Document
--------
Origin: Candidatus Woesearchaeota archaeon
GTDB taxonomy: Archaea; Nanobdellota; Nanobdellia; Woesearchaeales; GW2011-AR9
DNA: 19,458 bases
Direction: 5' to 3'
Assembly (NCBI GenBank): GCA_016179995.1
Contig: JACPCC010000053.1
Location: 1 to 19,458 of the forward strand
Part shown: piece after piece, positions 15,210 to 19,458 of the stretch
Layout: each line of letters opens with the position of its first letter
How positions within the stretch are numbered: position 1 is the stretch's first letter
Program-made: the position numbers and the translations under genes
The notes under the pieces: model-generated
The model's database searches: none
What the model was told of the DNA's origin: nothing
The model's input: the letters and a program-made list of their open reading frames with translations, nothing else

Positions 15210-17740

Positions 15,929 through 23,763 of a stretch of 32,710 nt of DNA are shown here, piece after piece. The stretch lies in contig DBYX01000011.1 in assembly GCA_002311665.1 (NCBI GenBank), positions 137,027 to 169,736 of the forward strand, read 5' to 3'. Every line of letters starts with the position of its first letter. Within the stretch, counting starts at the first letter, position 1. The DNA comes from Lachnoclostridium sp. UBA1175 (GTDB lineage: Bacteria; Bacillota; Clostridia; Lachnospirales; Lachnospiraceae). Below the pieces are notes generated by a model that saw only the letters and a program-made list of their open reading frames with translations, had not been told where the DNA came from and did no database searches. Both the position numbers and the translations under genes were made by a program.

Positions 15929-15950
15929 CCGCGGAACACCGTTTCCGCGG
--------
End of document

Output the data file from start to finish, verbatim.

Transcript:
Origin: Candidatus Woesearchaeota archaeon
GTDB taxonomy: Archaea; Nanobdellota; Nanobdellia; Woesearchaeales; GW2011-AR9
DNA: 19,458 bases
Direction: 5' to 3'
Assembly (NCBI GenBank): GCA_016179995.1
Contig: JACPCC010000053.1
Location: 1 to 19,458 of the forward strand
Part shown: piece after piece, positions 15,210 to 19,458 of the stretch
Layout: each line of letters opens with the position of its first letter
How positions within the stretch are numbered: position 1 is the stretch's first letter
Program-made: the position numbers and the translations under genes
The notes under the pieces: model-generated
The model's database searches: none
What the model was told of the DNA's origin: nothing
The model's input: the letters and a program-made list of their open reading frames with translations, nothing else

Positions 15210-17740

Positions 15,929 through 23,763 of a stretch of 32,710 nt of DNA are shown here, piece after piece. The stretch lies in contig DBYX01000011.1 in assembly GCA_002311665.1 (NCBI GenBank), positions 137,027 to 169,736 of the forward strand, read 5' to 3'. Every line of letters starts with the position of its first letter. Within the stretch, counting starts at the first letter, position 1. The DNA comes from Lachnoclostridium sp. UBA1175 (GTDB lineage: Bacteria; Bacillota; Clostridia; Lachnospirales; Lachnospiraceae). Below the pieces are notes generated by a model that saw only the letters and a program-made list of their open reading frames with translations, had not been told where the DNA came from and did no database searches. Both the position numbers and the translations under genes were made by a program.

Positions 15929-15950
15929 CCGCGGAACACCGTTTCCGCGG